Review by J.T. Johnson
DIRECTOR: Ben Affleck
CINEMATOGRAPHY: Robert Richardson
WRITER: Ben Affleck
MUSIC: Harry Gregson-Williams
Looking at the Rottentomatoes score for “Live by Night”, I see that the critics are not quite warming up to director Ben Affleck’s latest project. This is understandable because the film’s story is a bit of a mess, the ending doesn’t quite have the impact that the filmmakers probably want it to have, and it simply isn’t as strong as Affleck’s previous films.
By the time I finished watching the movie, though, I do think the pieces ultimately come together. Affleck’s direction and certain sequences are quite effective despite the film’s problems.
The movie tells the story of outlaw Joe Coughlin (Affleck), a man who robs people but he’s not truly a bad person at heart. The biggest “sin” he really commits is that he goes out with a mob boss’ girlfriend (Sienna Miller) and it eventually catches up to him. The mob boss, Albert White (Robert Glenister), discovers the affair and Joe ends up in prison for three years.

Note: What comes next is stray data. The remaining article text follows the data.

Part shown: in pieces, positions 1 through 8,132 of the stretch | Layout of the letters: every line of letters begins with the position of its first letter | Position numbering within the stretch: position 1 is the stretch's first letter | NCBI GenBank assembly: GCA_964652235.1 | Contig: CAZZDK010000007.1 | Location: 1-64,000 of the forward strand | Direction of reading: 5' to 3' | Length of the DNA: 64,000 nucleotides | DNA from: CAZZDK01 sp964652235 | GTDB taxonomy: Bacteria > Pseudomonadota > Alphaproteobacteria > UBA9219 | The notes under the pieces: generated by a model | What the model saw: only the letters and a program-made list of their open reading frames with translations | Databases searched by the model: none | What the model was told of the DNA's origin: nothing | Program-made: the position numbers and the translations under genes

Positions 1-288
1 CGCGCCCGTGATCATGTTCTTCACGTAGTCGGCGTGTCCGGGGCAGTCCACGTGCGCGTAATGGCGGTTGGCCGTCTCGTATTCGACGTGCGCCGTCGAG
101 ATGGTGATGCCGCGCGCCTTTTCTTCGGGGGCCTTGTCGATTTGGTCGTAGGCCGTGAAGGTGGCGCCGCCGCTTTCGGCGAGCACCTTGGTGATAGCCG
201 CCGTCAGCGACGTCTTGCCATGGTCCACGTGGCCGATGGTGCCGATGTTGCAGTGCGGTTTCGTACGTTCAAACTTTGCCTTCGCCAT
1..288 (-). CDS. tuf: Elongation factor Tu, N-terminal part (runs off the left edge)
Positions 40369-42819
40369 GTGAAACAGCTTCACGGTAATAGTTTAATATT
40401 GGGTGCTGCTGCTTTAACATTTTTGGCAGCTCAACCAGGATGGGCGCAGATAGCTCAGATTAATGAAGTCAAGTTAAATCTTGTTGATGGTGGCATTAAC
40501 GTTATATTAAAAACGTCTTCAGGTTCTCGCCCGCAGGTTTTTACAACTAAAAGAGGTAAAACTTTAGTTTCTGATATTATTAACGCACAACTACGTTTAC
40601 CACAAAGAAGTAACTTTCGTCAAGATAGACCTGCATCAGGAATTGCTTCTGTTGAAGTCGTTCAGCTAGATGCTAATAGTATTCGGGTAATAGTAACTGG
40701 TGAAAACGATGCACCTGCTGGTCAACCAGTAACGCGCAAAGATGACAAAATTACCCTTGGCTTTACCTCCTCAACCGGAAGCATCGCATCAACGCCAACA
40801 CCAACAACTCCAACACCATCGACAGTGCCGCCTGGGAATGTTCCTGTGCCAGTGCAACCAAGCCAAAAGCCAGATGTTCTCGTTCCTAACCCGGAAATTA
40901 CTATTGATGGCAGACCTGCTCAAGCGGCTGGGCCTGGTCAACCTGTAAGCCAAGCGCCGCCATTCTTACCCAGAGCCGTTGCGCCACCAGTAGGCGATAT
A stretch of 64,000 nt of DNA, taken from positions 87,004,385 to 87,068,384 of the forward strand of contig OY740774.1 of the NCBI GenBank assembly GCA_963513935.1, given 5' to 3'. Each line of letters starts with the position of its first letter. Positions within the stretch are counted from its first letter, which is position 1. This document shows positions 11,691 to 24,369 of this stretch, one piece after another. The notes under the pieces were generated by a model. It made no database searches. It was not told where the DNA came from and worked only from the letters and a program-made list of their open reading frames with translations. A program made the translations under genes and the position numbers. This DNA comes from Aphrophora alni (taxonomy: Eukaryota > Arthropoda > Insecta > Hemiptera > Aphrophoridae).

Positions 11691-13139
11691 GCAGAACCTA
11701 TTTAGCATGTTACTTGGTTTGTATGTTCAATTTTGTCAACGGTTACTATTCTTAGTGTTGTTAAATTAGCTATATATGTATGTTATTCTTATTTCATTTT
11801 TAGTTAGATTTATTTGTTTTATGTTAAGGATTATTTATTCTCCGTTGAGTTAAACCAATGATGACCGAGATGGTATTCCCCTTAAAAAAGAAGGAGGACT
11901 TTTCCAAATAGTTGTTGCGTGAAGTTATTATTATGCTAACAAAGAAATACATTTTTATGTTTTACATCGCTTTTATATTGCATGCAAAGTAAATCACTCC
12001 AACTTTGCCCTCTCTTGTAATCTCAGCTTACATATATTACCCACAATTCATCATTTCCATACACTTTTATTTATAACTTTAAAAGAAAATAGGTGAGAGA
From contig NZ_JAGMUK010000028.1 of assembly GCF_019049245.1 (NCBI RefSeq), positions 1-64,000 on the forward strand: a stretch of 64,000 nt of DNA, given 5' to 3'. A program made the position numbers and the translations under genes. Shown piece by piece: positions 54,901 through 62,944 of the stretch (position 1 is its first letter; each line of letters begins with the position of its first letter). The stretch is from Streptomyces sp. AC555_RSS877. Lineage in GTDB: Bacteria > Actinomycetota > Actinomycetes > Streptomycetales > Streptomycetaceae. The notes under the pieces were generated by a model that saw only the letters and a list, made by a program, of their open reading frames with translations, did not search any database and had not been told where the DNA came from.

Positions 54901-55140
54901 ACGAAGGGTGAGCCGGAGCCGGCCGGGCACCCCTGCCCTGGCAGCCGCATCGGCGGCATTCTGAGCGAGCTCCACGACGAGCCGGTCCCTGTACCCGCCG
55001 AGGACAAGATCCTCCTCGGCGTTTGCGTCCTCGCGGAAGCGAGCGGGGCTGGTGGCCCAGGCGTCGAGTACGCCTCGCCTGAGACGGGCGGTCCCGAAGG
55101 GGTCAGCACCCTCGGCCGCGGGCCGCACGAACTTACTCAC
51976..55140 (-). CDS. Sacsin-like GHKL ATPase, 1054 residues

Afterwards, Joe leaves prison and joins the mob in order to move down to Florida. His plan is to exact his revenge on Albert… at first. Once Joe gets to Florida, the tone and motive of the story completely changes. Then, it changes again before circling back to why the film started in the first place.
In spite of this, Affleck manages to bring the full force of his acting and directing chops to the table. From an acting standpoint, Affleck makes Joe a sympathetic character and you do care for him despite the fact that he’s living a life of crime. That’s a tough act to make the audience believe in a man who takes part in despicable acts, but Affleck manages to pull off the magic trick.
From a directing and a cinematography standpoint, the movie visually looks good and you feel transported back to florida during the last days of Prohibition. The climactic shootout reminds audiences that Affleck is one of the best directors working in Hollywood today. In addition to Affleck’s performance, the performances of those he has assembled to star with him is also strong throughout the flick.
Despite the narrative changing from a revenge flick to a standard gangster film and back again, I must admit that I was still interested in what was going on throughout. It could have been that we don’t have too many gangster films set in Florida and that interested me. The only problem is that the ending left me feeling a little bit letdown. This could have been helped had Affleck stuck to just one of his many narratives.
The focus of the movie is truly on Joe’s life and the Affleck could have done a better job at telling that story. Still, I can ultimately recommend this film due to Affleck’s strong abilities as a director even though it is inferior to his past projects such as “The Town” and “Argo”.